“That is Yusuffali. All that he does is to further his business, and he is not ashamed to admit it. Nothing comes in his way when he wants to do business in a particular region,” says a person who has worked with Ali.
Adds a person close to his family, “He is a committed Indian, someone who strongly believes that in a democracy, leaders are those who are elected by the people and we have to respect them. That’s why he has friends across the spectrum.”
But like on most other matters, his faith in democracy isn’t inflexible. “In the Gulf countries, the absence of a democratic system is his biggest advantage. He gets things done through the top layer,” the source says.
Even in his famously partisan home state of Kerala, Ali has made friends across the divide. “When the Congress-led UDF was in power, (former CM) Oomen Chandy was his closest ally, now that the CPM-led LDF is ruling, he is (CM) Pinarayi Vijayan’s trusted friend. He shares good ties with Leader of Opposition V D Satheesan too,” says another source, pointing out that the CPM’s P Rajeeve was at the forefront of an agitation against the Lulu Group in Kochi but when he became Industries Minister in Vijayan’s second term, Ali had no trouble dealing with him.
On his pragmatic approach towards politics and politicians, Ali has often says, “I have no politics. My policy is to stand with the democratically elected governments.’’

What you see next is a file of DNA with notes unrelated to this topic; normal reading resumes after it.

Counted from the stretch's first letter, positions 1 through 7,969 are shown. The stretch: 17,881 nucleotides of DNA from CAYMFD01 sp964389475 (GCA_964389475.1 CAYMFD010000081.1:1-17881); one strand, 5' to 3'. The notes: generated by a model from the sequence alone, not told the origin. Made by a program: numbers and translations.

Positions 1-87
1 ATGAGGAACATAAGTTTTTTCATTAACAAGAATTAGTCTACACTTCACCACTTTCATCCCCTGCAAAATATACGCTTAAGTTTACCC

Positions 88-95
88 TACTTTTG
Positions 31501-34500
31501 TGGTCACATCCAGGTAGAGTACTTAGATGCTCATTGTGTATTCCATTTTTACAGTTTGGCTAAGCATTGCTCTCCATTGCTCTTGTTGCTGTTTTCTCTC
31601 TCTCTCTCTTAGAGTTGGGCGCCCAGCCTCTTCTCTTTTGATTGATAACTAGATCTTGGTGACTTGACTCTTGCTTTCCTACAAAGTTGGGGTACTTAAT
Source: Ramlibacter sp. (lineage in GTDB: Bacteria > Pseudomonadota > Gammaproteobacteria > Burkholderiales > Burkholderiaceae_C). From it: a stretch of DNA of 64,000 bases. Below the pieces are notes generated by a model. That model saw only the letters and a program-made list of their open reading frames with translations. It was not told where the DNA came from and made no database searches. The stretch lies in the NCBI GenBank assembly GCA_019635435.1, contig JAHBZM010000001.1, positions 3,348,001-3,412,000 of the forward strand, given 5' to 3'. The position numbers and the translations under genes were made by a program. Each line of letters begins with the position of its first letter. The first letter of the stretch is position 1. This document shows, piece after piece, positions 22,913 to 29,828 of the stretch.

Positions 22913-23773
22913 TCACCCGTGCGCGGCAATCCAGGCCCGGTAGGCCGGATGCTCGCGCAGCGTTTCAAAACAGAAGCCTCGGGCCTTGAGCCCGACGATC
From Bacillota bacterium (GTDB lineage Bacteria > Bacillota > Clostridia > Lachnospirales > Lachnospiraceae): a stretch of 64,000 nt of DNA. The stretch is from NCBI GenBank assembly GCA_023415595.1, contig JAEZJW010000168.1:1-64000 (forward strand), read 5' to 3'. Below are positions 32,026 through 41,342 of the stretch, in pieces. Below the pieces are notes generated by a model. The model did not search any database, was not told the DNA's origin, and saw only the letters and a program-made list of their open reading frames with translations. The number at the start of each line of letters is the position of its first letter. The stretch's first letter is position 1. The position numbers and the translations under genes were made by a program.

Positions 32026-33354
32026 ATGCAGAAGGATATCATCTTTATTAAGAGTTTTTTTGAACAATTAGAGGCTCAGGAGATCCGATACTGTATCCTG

This was evident in the way the group handled the recent controversy over the Lucknow Lulu mall — a viral video, purportedly showing some Muslims offering namaz at the mall, had led to police action. The management then issued an unusual statement saying “over 80 per cent” of its staff were Hindu.
Speaking to The Sunday Express, the mall’s Public Relations Manager, Sebtain Husain, said “common people” do not care about incidents like the namaz row, and that its footfall has seen no fallout of the row. “The state government, police have been supportive… And locals are happy with the direct and indirect employment we are providing… The common people don’t care about Hindu and Muslim, but are happy for their bread and butter. That also makes us happy.”
The crisis may have blown over, but it was also a sign that as the group expands into newer frontiers, Ali’s hard-nosed pragmatism will be put to test.